I decided to make it during our quarantine to shake up lunch, and I tweaked it just a bit further from my original. We happen to love curries and unlike some curried salads, this one does not have any raisins. You will need two ingredients to make this dish complete. One is madras curry powder which really isn’t too hot, but has great depth of curry flavor. The other is mango chutney which lends just a little touch of sweetness to balance out the curry powder. In a pinch you could probably use apricot jam. But please don’t use just any old curry powder as it really won’t do the salad justice and the madras curry powder is pretty easy to find. You can use a regular or hot version according to your preference. I like this one. The remaining ingredients are celery, red onion and some toasted pecans. Simple but so flavorful.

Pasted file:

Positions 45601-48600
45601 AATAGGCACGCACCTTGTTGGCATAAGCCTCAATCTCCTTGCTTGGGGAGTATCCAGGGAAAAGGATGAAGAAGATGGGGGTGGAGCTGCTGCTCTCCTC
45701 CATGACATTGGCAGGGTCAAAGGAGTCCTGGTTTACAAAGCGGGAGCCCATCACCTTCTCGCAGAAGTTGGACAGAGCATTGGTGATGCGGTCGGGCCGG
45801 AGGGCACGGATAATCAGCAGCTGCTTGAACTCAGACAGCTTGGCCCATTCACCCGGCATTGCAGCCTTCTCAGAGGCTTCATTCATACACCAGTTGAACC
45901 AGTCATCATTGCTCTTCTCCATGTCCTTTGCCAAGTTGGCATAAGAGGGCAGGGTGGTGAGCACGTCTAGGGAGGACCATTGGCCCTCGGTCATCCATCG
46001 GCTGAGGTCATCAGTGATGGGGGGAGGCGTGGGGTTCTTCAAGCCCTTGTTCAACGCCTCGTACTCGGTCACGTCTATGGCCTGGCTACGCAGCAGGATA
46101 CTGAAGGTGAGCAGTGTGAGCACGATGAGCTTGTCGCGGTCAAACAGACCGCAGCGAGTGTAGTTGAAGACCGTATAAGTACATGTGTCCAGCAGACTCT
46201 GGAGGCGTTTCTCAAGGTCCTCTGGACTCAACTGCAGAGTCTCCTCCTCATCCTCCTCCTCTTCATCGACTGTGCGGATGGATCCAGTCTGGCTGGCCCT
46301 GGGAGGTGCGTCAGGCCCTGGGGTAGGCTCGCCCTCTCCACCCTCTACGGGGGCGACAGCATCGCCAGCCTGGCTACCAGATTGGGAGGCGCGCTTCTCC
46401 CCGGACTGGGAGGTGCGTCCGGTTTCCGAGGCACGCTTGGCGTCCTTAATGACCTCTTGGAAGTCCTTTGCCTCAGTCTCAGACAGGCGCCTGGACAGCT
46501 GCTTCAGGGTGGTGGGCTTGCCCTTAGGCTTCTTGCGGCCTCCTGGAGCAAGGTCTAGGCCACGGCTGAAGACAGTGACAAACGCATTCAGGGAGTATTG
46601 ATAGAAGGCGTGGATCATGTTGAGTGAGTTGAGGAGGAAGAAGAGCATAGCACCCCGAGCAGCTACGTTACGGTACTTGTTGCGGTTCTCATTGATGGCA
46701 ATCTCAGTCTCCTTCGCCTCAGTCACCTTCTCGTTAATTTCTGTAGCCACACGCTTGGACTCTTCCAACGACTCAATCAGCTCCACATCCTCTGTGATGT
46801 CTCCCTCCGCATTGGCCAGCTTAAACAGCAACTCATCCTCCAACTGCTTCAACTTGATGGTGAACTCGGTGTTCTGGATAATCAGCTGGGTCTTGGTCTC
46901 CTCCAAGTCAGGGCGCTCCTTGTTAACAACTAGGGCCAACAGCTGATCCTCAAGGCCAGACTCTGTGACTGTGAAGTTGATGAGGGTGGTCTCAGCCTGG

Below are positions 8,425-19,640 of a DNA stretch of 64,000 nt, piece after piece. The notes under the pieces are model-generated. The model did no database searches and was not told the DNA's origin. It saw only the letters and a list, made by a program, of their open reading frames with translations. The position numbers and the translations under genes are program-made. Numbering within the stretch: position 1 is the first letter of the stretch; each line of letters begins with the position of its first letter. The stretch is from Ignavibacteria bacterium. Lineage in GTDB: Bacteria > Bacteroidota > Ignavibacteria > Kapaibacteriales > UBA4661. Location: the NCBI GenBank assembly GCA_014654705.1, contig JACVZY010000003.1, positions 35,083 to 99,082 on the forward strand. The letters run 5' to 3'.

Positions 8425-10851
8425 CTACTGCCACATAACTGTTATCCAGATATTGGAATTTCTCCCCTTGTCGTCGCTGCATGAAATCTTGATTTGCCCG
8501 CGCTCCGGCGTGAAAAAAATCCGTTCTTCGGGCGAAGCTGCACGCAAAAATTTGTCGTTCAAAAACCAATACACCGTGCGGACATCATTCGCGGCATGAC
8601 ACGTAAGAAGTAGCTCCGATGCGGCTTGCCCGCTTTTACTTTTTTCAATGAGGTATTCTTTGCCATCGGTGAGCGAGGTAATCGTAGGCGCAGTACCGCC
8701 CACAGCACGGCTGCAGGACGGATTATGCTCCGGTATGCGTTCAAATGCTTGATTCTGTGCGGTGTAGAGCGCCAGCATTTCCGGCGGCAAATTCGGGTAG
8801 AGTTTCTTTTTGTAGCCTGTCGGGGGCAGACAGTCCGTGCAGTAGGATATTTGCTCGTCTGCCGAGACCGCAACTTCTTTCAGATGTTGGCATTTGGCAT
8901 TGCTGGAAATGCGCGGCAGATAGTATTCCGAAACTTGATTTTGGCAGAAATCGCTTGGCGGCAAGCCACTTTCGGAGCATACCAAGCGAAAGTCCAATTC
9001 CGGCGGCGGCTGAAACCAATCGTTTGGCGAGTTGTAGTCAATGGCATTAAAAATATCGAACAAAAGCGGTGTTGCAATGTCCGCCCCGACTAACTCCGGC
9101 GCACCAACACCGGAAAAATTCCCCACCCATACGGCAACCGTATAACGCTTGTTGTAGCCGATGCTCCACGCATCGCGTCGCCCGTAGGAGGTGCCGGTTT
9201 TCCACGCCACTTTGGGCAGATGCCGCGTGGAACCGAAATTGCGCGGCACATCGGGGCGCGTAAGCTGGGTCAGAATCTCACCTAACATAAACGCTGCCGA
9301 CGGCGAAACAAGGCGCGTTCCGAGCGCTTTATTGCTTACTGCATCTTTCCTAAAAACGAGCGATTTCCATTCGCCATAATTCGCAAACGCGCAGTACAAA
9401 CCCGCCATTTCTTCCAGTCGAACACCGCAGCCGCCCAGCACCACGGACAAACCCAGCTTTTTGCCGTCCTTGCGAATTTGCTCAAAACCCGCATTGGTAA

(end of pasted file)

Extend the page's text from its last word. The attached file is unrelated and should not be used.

Back in culinary school we learned to poach chicken which served as the base for a lot of different types of dishes. It’s a wonderful way to get moist, tender chicken and I’ve given instructions in the recipe, but you can also do what Ina does and cook bone-in, skin-on chicken breasts as she does in this recipe and use that instead. Or use a rotisserie chicken if you prefer. Anything goes – it’s summer and we have lots of other things to do than be in the kitchen, right?